Let’s face it

Organizations on Grounds come together to raise awareness for HIV and AIDS

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Organizations on Ground hosted a film screening and discussion with a Peace Corps volunteer to teach students about the devastating effects of the AIDS epidemic.


More than 35 million people in the world are living with HIV, including 1.1 million in the United States and 23.8 million in Africa.

Several student groups at the University aim to combat HIV and AIDS, seeking to raise awareness both in Charlottesville and in the larger national and global community.

Keanan McGonigle, a fourth-year College student and President of FACE AIDS, said his organization works to personalize the disease by associating it with a person.

“Once you see a problem and associate a face with it, you figure out what you can do about it,” McGonigle said.

FACE AIDS hosts several events throughout the year to raise money and awareness. They sponsor several events for World AIDS week in December, including a speaker panel, trivia night and a condom distribution. All of the organization’s fundraising efforts, including Pins for Pastries, raise money for Partners in Health, an organization that builds health clinics in African communities.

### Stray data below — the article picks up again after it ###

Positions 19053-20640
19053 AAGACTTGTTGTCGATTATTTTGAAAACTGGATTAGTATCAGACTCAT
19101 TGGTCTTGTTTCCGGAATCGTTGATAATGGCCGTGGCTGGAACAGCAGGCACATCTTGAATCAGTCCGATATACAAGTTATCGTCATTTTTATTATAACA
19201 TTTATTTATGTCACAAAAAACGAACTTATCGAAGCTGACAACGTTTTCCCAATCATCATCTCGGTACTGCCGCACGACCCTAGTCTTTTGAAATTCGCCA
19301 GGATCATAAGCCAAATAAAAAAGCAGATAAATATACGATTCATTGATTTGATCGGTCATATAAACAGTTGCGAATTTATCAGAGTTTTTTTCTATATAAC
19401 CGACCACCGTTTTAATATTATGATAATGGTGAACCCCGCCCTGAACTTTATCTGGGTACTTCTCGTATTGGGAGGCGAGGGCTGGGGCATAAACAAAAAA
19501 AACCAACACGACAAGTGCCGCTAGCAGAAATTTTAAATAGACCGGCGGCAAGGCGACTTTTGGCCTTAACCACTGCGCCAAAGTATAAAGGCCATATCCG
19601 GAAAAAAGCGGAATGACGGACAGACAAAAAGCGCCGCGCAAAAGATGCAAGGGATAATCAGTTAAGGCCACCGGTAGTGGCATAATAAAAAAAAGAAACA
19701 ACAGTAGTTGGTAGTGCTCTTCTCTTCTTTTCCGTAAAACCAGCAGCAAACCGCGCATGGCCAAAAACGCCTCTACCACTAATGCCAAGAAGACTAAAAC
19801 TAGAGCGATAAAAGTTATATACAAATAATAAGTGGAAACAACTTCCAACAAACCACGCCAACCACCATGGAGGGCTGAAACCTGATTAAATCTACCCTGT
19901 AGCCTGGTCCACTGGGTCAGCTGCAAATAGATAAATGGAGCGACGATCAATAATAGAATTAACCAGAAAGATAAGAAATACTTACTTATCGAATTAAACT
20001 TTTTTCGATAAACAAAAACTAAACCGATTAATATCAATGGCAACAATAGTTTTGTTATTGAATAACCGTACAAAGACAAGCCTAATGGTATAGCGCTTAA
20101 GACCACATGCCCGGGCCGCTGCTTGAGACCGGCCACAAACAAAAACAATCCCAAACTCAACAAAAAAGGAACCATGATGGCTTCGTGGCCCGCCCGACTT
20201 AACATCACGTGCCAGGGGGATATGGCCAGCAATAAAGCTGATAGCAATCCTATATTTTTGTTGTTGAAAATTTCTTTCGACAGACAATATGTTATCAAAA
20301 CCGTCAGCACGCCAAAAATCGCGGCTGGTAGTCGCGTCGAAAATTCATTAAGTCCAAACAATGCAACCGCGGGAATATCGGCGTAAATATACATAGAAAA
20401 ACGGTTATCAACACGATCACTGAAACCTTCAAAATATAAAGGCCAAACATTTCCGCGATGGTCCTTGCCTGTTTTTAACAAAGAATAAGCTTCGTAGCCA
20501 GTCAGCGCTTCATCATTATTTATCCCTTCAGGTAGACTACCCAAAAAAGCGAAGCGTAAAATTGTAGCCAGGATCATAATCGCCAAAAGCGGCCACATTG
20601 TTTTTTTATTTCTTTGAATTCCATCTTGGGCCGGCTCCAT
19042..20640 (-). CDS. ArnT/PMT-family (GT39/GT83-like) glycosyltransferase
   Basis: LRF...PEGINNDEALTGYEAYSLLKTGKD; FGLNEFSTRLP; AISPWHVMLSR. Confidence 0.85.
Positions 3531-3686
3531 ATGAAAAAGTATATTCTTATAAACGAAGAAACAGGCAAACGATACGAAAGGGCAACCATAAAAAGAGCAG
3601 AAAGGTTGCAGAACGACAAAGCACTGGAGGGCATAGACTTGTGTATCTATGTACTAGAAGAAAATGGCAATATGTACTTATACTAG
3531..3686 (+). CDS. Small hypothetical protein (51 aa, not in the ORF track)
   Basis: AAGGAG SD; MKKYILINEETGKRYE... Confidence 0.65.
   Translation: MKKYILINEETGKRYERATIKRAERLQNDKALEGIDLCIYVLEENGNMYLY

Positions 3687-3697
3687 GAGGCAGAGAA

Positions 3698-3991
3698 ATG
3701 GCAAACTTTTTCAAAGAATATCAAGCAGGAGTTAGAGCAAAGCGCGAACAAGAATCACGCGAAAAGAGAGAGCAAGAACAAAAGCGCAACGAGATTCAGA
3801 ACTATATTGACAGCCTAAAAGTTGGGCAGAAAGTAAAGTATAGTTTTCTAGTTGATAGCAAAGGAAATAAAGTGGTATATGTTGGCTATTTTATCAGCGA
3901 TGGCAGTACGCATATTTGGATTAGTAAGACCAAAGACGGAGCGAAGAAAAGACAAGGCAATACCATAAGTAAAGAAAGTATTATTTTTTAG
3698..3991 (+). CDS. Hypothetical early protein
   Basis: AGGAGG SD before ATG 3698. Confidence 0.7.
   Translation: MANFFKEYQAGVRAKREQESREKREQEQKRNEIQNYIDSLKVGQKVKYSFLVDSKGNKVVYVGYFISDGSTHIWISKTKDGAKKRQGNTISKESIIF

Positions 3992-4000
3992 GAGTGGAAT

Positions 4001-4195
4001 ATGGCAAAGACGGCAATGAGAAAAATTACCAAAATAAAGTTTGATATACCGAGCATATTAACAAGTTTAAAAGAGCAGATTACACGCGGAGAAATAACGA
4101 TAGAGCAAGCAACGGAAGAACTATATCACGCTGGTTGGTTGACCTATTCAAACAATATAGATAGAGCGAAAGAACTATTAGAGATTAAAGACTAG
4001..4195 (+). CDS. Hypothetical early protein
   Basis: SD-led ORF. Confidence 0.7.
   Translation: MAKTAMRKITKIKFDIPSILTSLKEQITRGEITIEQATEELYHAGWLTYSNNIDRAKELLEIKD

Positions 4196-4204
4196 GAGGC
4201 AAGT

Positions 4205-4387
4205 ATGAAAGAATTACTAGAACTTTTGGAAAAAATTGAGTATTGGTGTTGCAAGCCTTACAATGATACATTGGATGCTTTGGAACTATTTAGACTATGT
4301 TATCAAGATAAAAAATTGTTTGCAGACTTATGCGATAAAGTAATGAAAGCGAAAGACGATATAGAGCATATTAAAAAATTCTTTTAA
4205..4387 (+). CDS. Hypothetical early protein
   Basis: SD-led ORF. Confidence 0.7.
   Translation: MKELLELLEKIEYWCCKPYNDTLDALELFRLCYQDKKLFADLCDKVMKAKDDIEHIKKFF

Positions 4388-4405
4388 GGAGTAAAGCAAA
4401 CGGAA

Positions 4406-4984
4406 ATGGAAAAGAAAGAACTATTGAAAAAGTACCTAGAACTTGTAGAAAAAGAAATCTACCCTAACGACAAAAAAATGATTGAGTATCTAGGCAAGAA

“There’s a whole community of people who are really empowered to make a change and make a difference,” McGonigle said. “This terrible epidemic is needlessly killing people and people just don’t know about it.”

University chapters of the Peace Corps and Center for Global Health join FACE AIDS in planning events to raise awareness about HIV and AIDS. The groups joined together to host a viewing of “The Carrier,” a documentary about an HIV-positive Zambian woman trying to prevent her unborn baby from contracting the disease.

“Seeing HIV’s effect on a person in Zambia is much more powerful,” Usnish Majumdar, second-year College student and member of the Center for Global Health said. “This disease has a crippling effect on people.”

Erin Wispelwey, a Peace Corps volunteer, shared her experience with students after the screening of the documentary. Wispelwey worked in a care group in Zambia that visited HIV patients and currently works in the HIV clinic at the University hospital.

“I came back to the States and realized there’s not a lot of awareness,” Wispelwey said. “We still view [HIV and AIDS] as something ‘other’ people have … HIV affects all of us.”


Published February 2, 2014 in Life




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